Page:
November is National Youth Homelessness Prevention Month. Here’s how you can help | Opinion

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By Paige Joki and Kate Burdick

Young people who experience homelessness are often rendered invisible. Without a safe, warm, stable place to sleep at night, they may be staying temporarily with a friend or “couch surfing” every night.

Many of these young people have fled abusive situations, have aged out of foster care or have experience in the justice system. Often they are completely on their own, without the support of a caring adult. They are also disproportionately people of color, LGBTQ-identifying young people, and young people with disabilities.

In a classroom of 30 students, about one young person ages 13-17 every year will experience homelessness on their own. Many will never be identified as experiencing homelessness.

Still, there are steps we can take to support them in achieving their goals for a bright future. Critical among those steps is providing youth with the necessary resources to support their success in school.

Youth who experience homelessness face systemic challenges to accessing the education they deserve often unlawfully turned away from school and prevented from enrolling because schools condition their enrollment on proof of a fixed address within the district.

Once enrolled, young people often encounter barriers to graduation related to their changing housing conditions.

As they change schools, educational records may be lost, or credits earned in a prior school may not count towards graduation in another district.

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The young person may be asked to repeat classes ‒ or even grades. They may also be placed in inappropriate classrooms that lack the supports to meet their needs.

And all of this happens while students are doubled up in living spaces or temporarily staying in shelters or hotel rooms often without private space or any quiet spot to do homework. Imagine trying to learn, navigate adolescent social dynamics, and meet your high school graduation goals under these circumstances.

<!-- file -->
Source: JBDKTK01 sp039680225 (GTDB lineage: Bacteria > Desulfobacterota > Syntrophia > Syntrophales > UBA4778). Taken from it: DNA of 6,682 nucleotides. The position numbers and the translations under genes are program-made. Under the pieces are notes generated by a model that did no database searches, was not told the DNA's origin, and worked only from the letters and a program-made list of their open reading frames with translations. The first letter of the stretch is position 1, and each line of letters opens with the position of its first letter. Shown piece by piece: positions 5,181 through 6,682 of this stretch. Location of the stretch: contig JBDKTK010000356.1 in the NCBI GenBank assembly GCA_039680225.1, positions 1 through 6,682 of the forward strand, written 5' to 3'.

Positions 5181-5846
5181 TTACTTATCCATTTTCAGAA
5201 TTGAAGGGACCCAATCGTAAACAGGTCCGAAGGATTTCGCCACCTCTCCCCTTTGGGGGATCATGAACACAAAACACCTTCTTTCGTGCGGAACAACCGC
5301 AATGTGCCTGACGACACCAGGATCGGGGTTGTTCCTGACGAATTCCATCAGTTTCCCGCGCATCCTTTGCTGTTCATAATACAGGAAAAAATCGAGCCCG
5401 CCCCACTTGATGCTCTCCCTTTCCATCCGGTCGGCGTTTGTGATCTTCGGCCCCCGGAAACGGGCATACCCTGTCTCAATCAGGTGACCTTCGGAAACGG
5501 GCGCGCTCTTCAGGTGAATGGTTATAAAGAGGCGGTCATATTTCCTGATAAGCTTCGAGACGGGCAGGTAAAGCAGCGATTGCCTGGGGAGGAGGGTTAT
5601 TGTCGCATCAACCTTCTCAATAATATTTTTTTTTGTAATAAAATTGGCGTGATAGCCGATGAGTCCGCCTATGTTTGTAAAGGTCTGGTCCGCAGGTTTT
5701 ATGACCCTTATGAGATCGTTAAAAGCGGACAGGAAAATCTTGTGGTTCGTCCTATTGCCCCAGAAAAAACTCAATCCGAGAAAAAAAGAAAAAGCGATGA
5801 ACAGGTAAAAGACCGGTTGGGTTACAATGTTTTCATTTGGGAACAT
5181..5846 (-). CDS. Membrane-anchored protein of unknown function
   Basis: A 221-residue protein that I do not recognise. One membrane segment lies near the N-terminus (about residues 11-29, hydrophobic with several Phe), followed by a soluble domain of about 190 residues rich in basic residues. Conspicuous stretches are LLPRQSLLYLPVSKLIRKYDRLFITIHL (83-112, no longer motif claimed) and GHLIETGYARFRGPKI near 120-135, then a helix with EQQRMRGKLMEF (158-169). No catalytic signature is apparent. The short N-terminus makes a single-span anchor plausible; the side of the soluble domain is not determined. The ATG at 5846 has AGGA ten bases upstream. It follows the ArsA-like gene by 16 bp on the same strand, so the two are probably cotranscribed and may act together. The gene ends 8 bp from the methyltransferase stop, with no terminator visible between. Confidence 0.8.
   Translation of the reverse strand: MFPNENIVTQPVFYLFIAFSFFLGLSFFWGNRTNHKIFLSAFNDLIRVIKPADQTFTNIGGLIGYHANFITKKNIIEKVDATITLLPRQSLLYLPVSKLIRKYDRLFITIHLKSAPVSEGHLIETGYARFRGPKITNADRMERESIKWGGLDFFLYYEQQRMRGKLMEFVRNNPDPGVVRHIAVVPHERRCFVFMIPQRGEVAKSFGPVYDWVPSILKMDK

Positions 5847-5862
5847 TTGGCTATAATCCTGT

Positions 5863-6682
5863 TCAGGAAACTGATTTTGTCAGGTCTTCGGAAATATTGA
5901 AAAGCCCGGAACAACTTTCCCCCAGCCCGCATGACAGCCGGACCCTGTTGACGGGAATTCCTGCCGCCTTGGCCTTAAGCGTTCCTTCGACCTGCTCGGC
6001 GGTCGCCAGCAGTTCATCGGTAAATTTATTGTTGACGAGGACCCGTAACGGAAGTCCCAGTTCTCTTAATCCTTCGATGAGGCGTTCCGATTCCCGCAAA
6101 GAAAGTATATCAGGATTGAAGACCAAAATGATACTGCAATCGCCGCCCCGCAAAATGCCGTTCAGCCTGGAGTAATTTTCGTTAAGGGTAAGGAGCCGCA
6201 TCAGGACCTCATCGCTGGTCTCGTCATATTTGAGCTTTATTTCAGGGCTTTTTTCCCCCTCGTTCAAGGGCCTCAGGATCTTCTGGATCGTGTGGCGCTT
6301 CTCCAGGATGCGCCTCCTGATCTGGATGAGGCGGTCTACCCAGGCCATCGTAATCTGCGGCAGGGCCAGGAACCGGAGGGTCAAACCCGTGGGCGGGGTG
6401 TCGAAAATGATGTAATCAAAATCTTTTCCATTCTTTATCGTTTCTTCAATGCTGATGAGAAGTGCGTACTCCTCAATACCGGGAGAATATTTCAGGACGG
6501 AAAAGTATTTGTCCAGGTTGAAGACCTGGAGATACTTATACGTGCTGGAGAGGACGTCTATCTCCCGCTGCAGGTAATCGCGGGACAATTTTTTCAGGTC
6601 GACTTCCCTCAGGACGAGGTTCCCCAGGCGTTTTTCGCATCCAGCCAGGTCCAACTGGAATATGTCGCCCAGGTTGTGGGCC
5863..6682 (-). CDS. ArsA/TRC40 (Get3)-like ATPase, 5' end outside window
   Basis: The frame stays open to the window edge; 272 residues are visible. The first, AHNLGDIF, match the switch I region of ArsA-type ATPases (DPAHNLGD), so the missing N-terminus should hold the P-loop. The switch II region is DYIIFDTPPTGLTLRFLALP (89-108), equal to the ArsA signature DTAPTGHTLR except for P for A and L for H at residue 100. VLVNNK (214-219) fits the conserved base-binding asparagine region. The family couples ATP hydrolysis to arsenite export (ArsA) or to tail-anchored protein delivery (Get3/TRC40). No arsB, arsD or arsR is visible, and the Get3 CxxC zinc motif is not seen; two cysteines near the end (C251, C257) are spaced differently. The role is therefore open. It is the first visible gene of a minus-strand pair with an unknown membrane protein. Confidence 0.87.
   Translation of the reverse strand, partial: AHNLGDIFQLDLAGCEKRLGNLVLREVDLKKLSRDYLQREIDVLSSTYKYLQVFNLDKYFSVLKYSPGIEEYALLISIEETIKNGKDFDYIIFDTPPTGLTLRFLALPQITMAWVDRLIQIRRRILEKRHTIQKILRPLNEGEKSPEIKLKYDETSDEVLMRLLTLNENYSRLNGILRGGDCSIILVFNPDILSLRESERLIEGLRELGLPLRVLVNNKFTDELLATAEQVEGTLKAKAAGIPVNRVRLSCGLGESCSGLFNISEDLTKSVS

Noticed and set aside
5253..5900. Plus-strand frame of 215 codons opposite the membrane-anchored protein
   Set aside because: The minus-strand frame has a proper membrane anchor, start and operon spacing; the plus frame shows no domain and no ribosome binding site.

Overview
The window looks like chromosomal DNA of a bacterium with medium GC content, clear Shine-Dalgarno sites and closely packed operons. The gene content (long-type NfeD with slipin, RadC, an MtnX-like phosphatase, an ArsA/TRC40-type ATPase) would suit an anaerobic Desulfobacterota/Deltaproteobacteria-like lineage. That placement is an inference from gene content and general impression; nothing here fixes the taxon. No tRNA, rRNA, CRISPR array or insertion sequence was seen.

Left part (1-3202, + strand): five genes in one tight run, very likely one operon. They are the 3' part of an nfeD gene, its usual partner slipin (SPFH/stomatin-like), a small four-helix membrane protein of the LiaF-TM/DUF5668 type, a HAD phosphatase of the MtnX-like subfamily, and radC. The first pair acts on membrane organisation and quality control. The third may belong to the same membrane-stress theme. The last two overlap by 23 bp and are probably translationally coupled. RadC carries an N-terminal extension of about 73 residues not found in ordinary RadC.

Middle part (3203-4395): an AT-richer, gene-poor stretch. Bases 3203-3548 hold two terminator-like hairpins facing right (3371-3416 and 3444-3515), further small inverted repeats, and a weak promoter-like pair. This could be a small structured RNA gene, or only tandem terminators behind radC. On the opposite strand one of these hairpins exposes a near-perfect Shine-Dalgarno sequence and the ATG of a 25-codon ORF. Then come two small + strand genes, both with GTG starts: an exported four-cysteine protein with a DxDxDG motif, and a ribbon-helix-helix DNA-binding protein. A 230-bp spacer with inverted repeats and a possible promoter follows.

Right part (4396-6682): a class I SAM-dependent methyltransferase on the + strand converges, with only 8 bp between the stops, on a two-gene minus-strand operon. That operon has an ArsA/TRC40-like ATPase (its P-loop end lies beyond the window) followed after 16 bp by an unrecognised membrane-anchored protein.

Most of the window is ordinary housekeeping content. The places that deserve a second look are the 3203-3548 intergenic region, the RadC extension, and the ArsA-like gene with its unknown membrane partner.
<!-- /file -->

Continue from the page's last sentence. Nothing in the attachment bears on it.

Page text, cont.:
Numerous young people in Pennsylvania, like Marcie, live this experience. On her own and living in various emergency shelters, Marcie often had to change schools to be closer to where she was living. Her school records did not always follow.

In her original school, Marcie had been in the 12th grade, but her new school told her she would need to “repeat high school” and put her in 9th grade classes.

Faced with an unfamiliar school environment and these administrative barriers, Marcie stopped attending. Eventually, with support from the Education Law Center in getting her hard-earned credits recognized, Marcie was able to graduate on time.

Marcie’s struggles are not unique. Yet the majority of youth experiencing homelessness, desperately pursuing their education, don’t receive the support they need and instead find that school policies and practices actually work against them.

The same is true for youth re-entering the community from a juvenile justice facility, or youth in foster care whom the system has let bounce between foster homes or residential facilities.

Youth advocates in Juvenile Law Center’s Juveniles for Justice and Youth Fostering Change programs describe these challenges and propose policy solutions in a report entitled Operation: Education.

With these youth advocates, Education Law Center and Juvenile Law Center have been tirelessly pushing for comprehensive state legislation to remove these barriers to education for youth who change schools because they are experiencing homelessness or involved in the foster care or juvenile justice systems.

As we move into the holiday season, we note that November is National Youth Homelessness Prevention Month and National Runaway Prevention Month.

It is our duty this month and always to ensure youth get credit for the work they do, receive adequate graduate planning, and connect with supportive adults to help them navigate through high school.

We commend such Pennsylvania state legislators as Sens. Wayne Langerholc and Pat Browne, and Rep. Tarah Toohil, who have committed to introducing legislation to ensure these youth stay on track to graduate.

We implore all state legislators to support these efforts so that the needs of young people—and the urgent need to pass legislation that supports them—remain top of mind.

Paige Joki is a staff attorney at the Education Law Center in Philadelphia. Kate Burdick is a senior attorney at Juvenile Law Center, also a Philadelphia-based nonprofit.